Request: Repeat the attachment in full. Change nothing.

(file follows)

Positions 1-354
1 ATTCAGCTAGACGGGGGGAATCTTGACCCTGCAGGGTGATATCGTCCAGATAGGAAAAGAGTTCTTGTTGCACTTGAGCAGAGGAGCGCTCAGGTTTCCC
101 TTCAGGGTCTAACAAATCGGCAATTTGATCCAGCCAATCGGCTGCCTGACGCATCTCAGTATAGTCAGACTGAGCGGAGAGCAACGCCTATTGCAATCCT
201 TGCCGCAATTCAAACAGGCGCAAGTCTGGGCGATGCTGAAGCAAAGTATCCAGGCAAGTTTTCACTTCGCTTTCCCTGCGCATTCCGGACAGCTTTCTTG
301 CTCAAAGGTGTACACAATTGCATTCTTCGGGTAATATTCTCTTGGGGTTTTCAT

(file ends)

Positions 1-354
1 ATTCAGCTAGACGGGGGGAATCTTGACCCTGCAGGGTGATATCGTCCAGATAGGAAAAGAGTTCTTGTTGCACTTGAGCAGAGGAGCGCTCAGGTTTCCC
101 TTCAGGGTCTAACAAATCGGCAATTTGATCCAGCCAATCGGCTGCCTGACGCATCTCAGTATAGTCAGACTGAGCGGAGAGCAACGCCTATTGCAATCCT
201 TGCCGCAATTCAAACAGGCGCAAGTCTGGGCGATGCTGAAGCAAAGTATCCAGGCAAGTTTTCACTTCGCTTTCCCTGCGCATTCCGGACAGCTTTCTTG
301 CTCAAAGGTGTACACAATTGCATTCTTCGGGTAATATTCTCTTGGGGTTTTCAT